One gets the integer $N$ from its $(r_n)$-ary expansion by simply applying the above formula. Conversely, the derivation of the $(r_n)$-ary from an integer is given by the greedy algorithm:

• While $N>0$
• Take the first index $k$ such that $\ell_k > N$
• Set $\epsilon_k$ to be the Euclidean quotient of $N$ by $\ell_{k-1}$, and update $N$ to be the remainder

This R function returns the $(r_n)$-ary expansion, using the binary expansion as the default one:

intToAry <- function(n, sizes=rep(2, 1+floor(log2(max(n,1))))){
l <- c(1, cumprod(sizes))
epsilon <- numeric(length(sizes))
while(n>0){
k <- which.min(l<=n)
e <- floor(n/l[k-1])
epsilon[k-1] <- e
n <- n-e*l[k-1]
}
return(epsilon)
}
aryToInt <- function(epsilon, sizes=rep(2, length(epsilon)-1)){
sum(epsilon*c(1,cumprod(sizes[1:(length(epsilon)-1)])))
}

As an example:

intToAry(29, c(3, 4, 5))
## [1] 2 1 2

means that $29 = 2\times 1 + 1 \times 3 + 2 \times (3\times 4)$.

Note that the last element of sizes, here 5, is not visible in the expansion. It only fixes the maximal value of $\epsilon_2$: the $(3,4,5)$-ary expansion of $N$ is $N = \epsilon_0 + \epsilon_1 \times 3 + \epsilon_2 \times (3\times 4)$ with $\epsilon_0 \in \{0,1,2\}$, $\epsilon_1 \in \{0, 1, 2, 3\}$, $\epsilon_2 \in \{0, 1, 2, 3, 4\}$.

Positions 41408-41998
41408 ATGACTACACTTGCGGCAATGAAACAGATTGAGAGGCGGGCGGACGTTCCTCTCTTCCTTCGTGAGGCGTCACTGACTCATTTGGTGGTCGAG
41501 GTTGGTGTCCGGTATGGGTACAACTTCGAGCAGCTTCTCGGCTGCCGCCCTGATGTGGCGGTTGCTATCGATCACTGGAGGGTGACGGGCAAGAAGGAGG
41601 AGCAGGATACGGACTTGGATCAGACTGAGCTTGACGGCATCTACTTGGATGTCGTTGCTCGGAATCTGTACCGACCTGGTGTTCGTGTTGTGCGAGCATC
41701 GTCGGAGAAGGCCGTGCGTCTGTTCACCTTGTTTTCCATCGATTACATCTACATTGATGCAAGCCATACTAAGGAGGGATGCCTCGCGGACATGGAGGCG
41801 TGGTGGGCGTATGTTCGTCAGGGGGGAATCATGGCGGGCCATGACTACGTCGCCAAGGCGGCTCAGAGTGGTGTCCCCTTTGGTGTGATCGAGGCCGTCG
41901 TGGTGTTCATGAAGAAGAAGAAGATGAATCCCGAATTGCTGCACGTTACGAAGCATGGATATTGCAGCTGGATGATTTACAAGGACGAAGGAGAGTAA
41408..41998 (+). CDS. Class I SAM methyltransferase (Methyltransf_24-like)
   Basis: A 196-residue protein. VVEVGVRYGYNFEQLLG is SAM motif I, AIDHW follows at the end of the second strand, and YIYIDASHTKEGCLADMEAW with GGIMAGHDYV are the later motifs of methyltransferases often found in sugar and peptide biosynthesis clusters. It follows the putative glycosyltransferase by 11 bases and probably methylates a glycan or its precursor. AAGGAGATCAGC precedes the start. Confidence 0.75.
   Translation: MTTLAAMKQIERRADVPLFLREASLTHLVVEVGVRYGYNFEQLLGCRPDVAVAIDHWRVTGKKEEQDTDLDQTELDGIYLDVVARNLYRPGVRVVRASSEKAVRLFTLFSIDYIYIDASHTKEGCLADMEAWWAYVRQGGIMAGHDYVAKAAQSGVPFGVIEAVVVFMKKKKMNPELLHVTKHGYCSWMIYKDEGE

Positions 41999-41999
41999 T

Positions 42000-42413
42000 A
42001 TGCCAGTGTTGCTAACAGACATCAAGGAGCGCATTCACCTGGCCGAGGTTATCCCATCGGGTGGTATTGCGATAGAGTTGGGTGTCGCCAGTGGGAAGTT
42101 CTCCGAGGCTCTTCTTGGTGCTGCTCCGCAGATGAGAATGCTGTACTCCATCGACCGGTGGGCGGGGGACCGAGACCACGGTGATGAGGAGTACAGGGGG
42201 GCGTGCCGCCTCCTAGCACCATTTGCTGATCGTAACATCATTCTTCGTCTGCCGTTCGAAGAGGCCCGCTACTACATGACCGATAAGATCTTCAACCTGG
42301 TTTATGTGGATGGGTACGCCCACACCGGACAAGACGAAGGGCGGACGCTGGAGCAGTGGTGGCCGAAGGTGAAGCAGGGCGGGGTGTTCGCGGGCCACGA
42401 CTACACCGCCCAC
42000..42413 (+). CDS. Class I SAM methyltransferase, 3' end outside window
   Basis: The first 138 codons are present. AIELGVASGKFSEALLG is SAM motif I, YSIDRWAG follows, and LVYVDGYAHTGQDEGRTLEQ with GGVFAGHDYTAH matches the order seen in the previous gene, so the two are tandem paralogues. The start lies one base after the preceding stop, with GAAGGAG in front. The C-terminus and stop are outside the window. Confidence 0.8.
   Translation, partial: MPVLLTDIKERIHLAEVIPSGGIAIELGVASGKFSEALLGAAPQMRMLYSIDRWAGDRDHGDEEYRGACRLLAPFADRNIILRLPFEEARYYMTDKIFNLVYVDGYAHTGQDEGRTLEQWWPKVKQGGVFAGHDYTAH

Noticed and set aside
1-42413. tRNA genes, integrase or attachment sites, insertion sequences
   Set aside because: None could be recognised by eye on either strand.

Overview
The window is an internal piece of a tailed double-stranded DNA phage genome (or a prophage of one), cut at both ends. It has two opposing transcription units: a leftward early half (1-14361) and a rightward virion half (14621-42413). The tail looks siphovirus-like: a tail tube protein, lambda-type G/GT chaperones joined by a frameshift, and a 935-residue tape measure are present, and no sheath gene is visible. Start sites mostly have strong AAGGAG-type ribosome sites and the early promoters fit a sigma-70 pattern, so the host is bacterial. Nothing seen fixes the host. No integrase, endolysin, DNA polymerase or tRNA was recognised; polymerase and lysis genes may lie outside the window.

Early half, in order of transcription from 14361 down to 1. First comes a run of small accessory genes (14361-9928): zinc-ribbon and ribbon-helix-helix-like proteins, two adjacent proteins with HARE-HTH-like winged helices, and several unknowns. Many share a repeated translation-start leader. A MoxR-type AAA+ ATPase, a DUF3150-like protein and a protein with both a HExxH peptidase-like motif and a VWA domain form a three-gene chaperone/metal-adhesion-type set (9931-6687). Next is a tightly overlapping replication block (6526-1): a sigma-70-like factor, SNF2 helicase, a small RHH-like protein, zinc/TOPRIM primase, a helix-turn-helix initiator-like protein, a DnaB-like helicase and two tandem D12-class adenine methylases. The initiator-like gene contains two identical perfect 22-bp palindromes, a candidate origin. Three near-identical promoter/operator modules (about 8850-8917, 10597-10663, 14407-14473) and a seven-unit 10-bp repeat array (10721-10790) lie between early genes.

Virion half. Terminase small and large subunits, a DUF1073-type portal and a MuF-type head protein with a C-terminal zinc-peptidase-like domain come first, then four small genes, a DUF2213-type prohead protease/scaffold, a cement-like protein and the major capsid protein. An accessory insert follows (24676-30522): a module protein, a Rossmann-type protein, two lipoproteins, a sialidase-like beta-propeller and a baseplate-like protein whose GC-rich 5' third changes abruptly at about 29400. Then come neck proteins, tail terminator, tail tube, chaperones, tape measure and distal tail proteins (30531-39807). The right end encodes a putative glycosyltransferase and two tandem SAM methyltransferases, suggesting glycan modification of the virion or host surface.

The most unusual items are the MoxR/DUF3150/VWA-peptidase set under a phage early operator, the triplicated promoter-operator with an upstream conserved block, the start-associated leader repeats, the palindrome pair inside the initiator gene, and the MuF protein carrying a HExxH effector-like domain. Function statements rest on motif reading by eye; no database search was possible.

## Application to nested loops

Assume you have a nested loop:

for(i in 1:3){
for(j in 1:4){
for(k in 1:5){
doSomething(c(i,j,k))
}
}
}

This nested loop can be reduced to only one loop with the $(3,4,5)$-ary representation:

for(n in 1:(3*4*5)){
doSomething(intToAry(n, c(3,4,5)) + 1)
}

## A Rcpp implementation

Using the intToAry function in a long loop could be time-consuming. We give below a C++ implementation for R, using the Rcpp and inline packages.

library(inline)
src <- 'int n = as<int>(N);
std::vector<int> s = as< std::vector<int> >(sizes);
std::vector<int> epsilon (s.size());
std::vector<int>::iterator it;
it = s.begin();
it = s.insert ( it , 1 );
int G[s.size()];
std::partial_sum (s.begin(), s.end(), G, std::multiplies<int>());
int k;
while(n>0){
k=1;
while(G[k]<=n){
k=k+1;
}
epsilon[k-1] = (int)n / G[k-1];
n = n % G[k-1];
}
return wrap(epsilon); '
intToAry_Rcpp <- cxxfunction(signature(N="integer",
sizes="integer"),
body=src, plugin="Rcpp")
intToAry_Rcpp(29, c(3,4,5))
## [1] 2 1 2

### Benchmarks

The C++ implementation is clearly faster.

L <- vector(mode="list", length=2*3*4*5*6*7*8*9)
system.time(
for(n in 1:(2*3*4*5*6*7*8*9)){
L[[n]] <- intToAry(n-1, c(2,3,4,5,6,7,8,9))
}
)
##    user  system elapsed
##  14.429   0.000  14.431
system.time(
for(n in 1:(2*3*4*5*6*7*8*9)){
L[[n]] <- intToAry_Rcpp(n-1, c(2,3,4,5,6,7,8,9))
}
)
##    user  system elapsed
##   1.521   0.000   1.530

## A Javascript implementation

function intToAry(n, sizes) {
if (n<0) throw new Error("n must be a nonnegative integer");
for (i = 0; i<sizes.length; i++) if (sizes[i]!=parseInt(sizes[i]) || sizes[i]<1){  throw new Error("sizes must be a vector of integers be >1"); };
for (var G = [1], i = 0; i<sizes.length; i++) G[i+1] = G[i] * sizes[i];
if (n>=_.last(G)) throw new Error("n must be <" + _.last(G));
for (var epsilon=[], i=0; i < sizes.length; i++) epsilon[i]=0;
while(n > 0){
var k = _.findIndex(G, function(x){ return n < x; }) - 1;
var e = (n/G[k])>>0;
epsilon[k] = e;
n = n-e*G[k];
}
return epsilon;
}
intToAry(29, [3, 4, 5])
## 2,1,2